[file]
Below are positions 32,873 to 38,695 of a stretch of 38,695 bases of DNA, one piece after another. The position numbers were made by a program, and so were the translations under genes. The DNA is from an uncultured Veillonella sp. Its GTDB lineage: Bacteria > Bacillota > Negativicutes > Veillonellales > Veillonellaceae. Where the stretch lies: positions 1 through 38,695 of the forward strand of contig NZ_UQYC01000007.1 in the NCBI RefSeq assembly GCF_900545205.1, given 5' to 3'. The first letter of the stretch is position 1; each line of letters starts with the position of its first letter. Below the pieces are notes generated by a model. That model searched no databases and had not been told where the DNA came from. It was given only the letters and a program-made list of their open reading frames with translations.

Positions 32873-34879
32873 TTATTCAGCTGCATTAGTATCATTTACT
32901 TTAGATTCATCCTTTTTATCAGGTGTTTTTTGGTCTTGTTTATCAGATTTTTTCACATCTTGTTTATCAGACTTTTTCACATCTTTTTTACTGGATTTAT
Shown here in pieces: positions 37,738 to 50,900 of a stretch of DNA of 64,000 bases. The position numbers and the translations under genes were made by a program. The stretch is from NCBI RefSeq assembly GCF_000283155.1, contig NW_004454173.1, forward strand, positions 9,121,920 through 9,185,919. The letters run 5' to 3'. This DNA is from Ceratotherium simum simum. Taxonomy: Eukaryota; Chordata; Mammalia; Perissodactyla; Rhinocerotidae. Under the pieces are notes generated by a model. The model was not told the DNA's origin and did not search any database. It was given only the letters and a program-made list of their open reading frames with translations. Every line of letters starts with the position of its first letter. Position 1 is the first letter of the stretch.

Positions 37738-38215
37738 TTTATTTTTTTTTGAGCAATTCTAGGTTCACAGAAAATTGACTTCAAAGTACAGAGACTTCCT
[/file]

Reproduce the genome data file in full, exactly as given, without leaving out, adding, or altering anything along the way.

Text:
Below are positions 32,873 to 38,695 of a stretch of 38,695 bases of DNA, one piece after another. The position numbers were made by a program, and so were the translations under genes. The DNA is from an uncultured Veillonella sp. Its GTDB lineage: Bacteria > Bacillota > Negativicutes > Veillonellales > Veillonellaceae. Where the stretch lies: positions 1 through 38,695 of the forward strand of contig NZ_UQYC01000007.1 in the NCBI RefSeq assembly GCF_900545205.1, given 5' to 3'. The first letter of the stretch is position 1; each line of letters starts with the position of its first letter. Below the pieces are notes generated by a model. That model searched no databases and had not been told where the DNA came from. It was given only the letters and a program-made list of their open reading frames with translations.

Positions 32873-34879
32873 TTATTCAGCTGCATTAGTATCATTTACT
32901 TTAGATTCATCCTTTTTATCAGGTGTTTTTTGGTCTTGTTTATCAGATTTTTTCACATCTTGTTTATCAGACTTTTTCACATCTTTTTTACTGGATTTAT
Shown here in pieces: positions 37,738 to 50,900 of a stretch of DNA of 64,000 bases. The position numbers and the translations under genes were made by a program. The stretch is from NCBI RefSeq assembly GCF_000283155.1, contig NW_004454173.1, forward strand, positions 9,121,920 through 9,185,919. The letters run 5' to 3'. This DNA is from Ceratotherium simum simum. Taxonomy: Eukaryota; Chordata; Mammalia; Perissodactyla; Rhinocerotidae. Under the pieces are notes generated by a model. The model was not told the DNA's origin and did not search any database. It was given only the letters and a program-made list of their open reading frames with translations. Every line of letters starts with the position of its first letter. Position 1 is the first letter of the stretch.

Positions 37738-38215
37738 TTTATTTTTTTTTGAGCAATTCTAGGTTCACAGAAAATTGACTTCAAAGTACAGAGACTTCCT